Computer Security and Cryptography - COMP6340

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Module delivery information

This module is not currently running in 2024 to 2025.


Security has always been an important aspect of computing systems but its importance has increased greatly in recent years. In this module you learn about areas where security is of major importance and the techniques used to secure them. The areas you look at include computer operating systems (and increasingly, distributed operating systems), distributed applications (such as electronic commerce over the Internet) and embedded systems (ranging from smart cards and pay-TV to large industrial plant and telecommunications systems).


Contact hours

Total contact hours: 30
Private study hours: 120
Total study hours: 150

Method of assessment

Main assessment methods
70% Examination and 30% Coursework

Reassessment methods
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Indicative reading

Charles P. Pfleeger , "Security in Computing ", 2nd ed. , September 1996, Prentice Hall William Stallings, "Cryptography and Network Security : Principles and Practice", 2nd ed. , July 1998, Prentice Hall
Rita C. Summers, "Secure Computing : Threats and Safeguards", January 1997, McGraw Hill
Bruce Schneier , "Applied Cryptography : Protocols, Algorithms, and Source Code in C", 2nd ed., December 1995, John Wiley & Sons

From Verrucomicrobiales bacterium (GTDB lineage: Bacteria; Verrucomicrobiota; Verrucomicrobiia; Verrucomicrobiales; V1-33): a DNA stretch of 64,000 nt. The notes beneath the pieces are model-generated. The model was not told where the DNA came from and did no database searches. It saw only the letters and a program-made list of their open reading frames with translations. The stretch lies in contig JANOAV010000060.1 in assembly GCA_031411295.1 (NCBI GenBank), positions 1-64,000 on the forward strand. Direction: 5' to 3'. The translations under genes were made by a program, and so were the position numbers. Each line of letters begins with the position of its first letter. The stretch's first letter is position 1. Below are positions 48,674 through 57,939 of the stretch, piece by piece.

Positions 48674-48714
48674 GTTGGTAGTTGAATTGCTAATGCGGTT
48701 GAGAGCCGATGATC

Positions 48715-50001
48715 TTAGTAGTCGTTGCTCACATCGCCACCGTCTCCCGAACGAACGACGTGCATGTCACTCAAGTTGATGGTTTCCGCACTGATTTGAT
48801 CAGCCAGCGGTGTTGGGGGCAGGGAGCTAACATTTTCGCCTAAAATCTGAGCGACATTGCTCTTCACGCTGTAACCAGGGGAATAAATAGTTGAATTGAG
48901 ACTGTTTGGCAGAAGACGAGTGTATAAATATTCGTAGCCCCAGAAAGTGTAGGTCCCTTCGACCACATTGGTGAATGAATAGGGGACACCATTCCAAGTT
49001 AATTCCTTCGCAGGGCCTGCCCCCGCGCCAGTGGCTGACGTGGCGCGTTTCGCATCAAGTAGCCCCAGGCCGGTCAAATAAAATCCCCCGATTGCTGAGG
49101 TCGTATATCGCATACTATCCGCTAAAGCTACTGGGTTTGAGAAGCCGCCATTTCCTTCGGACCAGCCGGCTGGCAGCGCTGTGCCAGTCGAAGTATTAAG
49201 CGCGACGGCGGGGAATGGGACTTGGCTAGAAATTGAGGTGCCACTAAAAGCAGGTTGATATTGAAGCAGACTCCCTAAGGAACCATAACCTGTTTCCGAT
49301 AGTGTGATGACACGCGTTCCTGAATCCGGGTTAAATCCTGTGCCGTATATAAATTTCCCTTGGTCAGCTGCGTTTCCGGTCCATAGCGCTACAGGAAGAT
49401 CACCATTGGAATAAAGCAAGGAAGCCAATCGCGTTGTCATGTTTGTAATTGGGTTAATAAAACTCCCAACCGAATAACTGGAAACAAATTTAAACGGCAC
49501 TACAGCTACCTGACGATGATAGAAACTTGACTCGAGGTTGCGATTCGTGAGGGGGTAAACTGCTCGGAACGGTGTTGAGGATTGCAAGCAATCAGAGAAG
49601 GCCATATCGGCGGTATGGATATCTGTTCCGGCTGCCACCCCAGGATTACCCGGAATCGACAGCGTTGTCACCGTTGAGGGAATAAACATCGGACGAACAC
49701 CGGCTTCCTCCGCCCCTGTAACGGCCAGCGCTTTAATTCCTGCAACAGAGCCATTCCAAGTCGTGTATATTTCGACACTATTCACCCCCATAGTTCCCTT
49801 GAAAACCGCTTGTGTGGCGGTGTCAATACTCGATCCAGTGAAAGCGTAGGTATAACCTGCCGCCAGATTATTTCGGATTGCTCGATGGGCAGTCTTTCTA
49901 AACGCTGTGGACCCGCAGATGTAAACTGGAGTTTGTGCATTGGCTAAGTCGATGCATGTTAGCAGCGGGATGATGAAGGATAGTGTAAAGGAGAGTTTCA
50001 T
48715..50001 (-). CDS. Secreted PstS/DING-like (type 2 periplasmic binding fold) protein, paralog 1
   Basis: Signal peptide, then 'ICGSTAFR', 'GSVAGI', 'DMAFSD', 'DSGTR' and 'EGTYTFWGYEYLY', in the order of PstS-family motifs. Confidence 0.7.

Jonathan Knudsen , "Java Cryptography", May 1998, O'Reilly & Associates
Scott Oaks, "Java Security", May 1998, O'Reilly & Associates
Ingemar Cox, Matthew Miller & Jeffrey Bloom, "Digital Watermarking: Principles and Practice", 2003, Morgan Kaufman.

See the library reading list for this module (Canterbury)

See the library reading list for this module (Medway)

Learning outcomes

The intended subject specific learning outcomes.
On successfully completing the module students will be able to:
1 have an understanding of the algorithms used in cryptography and be able to perform implementations of selected algorithms in this area [A2][C1];
2 have an understanding of the threats faced by computer operating systems, applications and networks and the various countermeasures that can be used [A1][A3];
3 be able to make informed choices of the appropriate security measures to put into place for a given network and/or operating system [C2][B5];
4 have an understanding of how cryptography can be used for providing security within applications.

The intended generic learning outcomes.
On successfully completing the module students will be able to:
1 be able to apply relevant mathematical techniques [D4].
2 be able to analyse a problem specification and to design and implement a solution [B3][B4][D3].
3 to be aware of the relevant professional, ethical and legal issues in this subject area [B6].
4 be able to develop their own time management and organisational skills. [D5].


  1. ECTS credits are recognised throughout the EU and allow you to transfer credit easily from one university to another.
  2. The named convenor is the convenor for the current academic session.
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